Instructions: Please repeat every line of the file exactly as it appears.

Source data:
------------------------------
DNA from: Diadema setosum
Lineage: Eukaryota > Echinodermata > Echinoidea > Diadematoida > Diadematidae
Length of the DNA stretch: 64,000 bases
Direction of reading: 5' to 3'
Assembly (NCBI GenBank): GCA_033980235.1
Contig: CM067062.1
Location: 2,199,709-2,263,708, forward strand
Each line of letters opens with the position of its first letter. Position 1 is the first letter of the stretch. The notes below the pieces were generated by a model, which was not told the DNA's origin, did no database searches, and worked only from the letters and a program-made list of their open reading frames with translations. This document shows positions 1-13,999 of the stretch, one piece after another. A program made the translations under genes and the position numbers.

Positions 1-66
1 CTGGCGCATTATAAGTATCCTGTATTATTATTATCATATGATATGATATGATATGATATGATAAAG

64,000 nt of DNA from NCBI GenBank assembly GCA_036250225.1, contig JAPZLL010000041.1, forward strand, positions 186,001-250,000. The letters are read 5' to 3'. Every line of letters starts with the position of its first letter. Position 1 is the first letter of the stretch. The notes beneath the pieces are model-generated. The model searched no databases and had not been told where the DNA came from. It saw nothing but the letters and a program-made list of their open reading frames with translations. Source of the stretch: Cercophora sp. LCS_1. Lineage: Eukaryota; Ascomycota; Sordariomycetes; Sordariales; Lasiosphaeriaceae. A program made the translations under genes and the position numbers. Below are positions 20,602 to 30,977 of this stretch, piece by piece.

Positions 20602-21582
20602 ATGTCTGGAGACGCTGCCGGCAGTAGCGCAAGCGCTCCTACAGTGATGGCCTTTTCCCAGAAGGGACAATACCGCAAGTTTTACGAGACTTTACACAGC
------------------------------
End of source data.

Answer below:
DNA from: Diadema setosum
Lineage: Eukaryota > Echinodermata > Echinoidea > Diadematoida > Diadematidae
Length of the DNA stretch: 64,000 bases
Direction of reading: 5' to 3'
Assembly (NCBI GenBank): GCA_033980235.1
Contig: CM067062.1
Location: 2,199,709-2,263,708, forward strand
Each line of letters opens with the position of its first letter. Position 1 is the first letter of the stretch. The notes below the pieces were generated by a model, which was not told the DNA's origin, did no database searches, and worked only from the letters and a program-made list of their open reading frames with translations. This document shows positions 1-13,999 of the stretch, one piece after another. A program made the translations under genes and the position numbers.

Positions 1-66
1 CTGGCGCATTATAAGTATCCTGTATTATTATTATCATATGATATGATATGATATGATATGATAAAG

64,000 nt of DNA from NCBI GenBank assembly GCA_036250225.1, contig JAPZLL010000041.1, forward strand, positions 186,001-250,000. The letters are read 5' to 3'. Every line of letters starts with the position of its first letter. Position 1 is the first letter of the stretch. The notes beneath the pieces are model-generated. The model searched no databases and had not been told where the DNA came from. It saw nothing but the letters and a program-made list of their open reading frames with translations. Source of the stretch: Cercophora sp. LCS_1. Lineage: Eukaryota; Ascomycota; Sordariomycetes; Sordariales; Lasiosphaeriaceae. A program made the translations under genes and the position numbers. Below are positions 20,602 to 30,977 of this stretch, piece by piece.

Positions 20602-21582
20602 ATGTCTGGAGACGCTGCCGGCAGTAGCGCAAGCGCTCCTACAGTGATGGCCTTTTCCCAGAAGGGACAATACCGCAAGTTTTACGAGACTTTACACAGC